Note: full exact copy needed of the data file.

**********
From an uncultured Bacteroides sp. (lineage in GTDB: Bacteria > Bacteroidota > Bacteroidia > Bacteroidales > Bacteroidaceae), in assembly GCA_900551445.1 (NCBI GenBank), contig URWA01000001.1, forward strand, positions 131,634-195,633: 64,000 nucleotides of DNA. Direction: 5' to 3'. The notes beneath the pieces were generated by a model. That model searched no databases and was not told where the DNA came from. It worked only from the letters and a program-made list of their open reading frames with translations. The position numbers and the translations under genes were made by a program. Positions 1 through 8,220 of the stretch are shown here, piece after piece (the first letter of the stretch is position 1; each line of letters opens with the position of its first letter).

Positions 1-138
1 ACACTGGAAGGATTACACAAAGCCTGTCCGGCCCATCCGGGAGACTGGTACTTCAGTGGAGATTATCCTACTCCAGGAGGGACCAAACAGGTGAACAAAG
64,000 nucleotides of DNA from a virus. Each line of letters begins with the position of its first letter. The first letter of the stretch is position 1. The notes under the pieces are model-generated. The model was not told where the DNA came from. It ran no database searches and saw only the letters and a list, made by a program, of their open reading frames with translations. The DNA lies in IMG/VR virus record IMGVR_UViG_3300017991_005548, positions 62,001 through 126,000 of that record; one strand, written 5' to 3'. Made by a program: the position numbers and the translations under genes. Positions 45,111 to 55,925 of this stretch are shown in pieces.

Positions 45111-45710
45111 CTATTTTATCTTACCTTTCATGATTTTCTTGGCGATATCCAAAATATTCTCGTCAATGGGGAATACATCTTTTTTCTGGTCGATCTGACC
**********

From an uncultured Bacteroides sp. (lineage in GTDB: Bacteria > Bacteroidota > Bacteroidia > Bacteroidales > Bacteroidaceae), in assembly GCA_900551445.1 (NCBI GenBank), contig URWA01000001.1, forward strand, positions 131,634-195,633: 64,000 nucleotides of DNA. Direction: 5' to 3'. The notes beneath the pieces were generated by a model. That model searched no databases and was not told where the DNA came from. It worked only from the letters and a program-made list of their open reading frames with translations. The position numbers and the translations under genes were made by a program. Positions 1 through 8,220 of the stretch are shown here, piece after piece (the first letter of the stretch is position 1; each line of letters opens with the position of its first letter).

Positions 1-138
1 ACACTGGAAGGATTACACAAAGCCTGTCCGGCCCATCCGGGAGACTGGTACTTCAGTGGAGATTATCCTACTCCAGGAGGGACCAAACAGGTGAACAAAG
64,000 nucleotides of DNA from a virus. Each line of letters begins with the position of its first letter. The first letter of the stretch is position 1. The notes under the pieces are model-generated. The model was not told where the DNA came from. It ran no database searches and saw only the letters and a list, made by a program, of their open reading frames with translations. The DNA lies in IMG/VR virus record IMGVR_UViG_3300017991_005548, positions 62,001 through 126,000 of that record; one strand, written 5' to 3'. Made by a program: the position numbers and the translations under genes. Positions 45,111 to 55,925 of this stretch are shown in pieces.

Positions 45111-45710
45111 CTATTTTATCTTACCTTTCATGATTTTCTTGGCGATATCCAAAATATTCTCGTCAATGGGGAATACATCTTTTTTCTGGTCGATCTGACC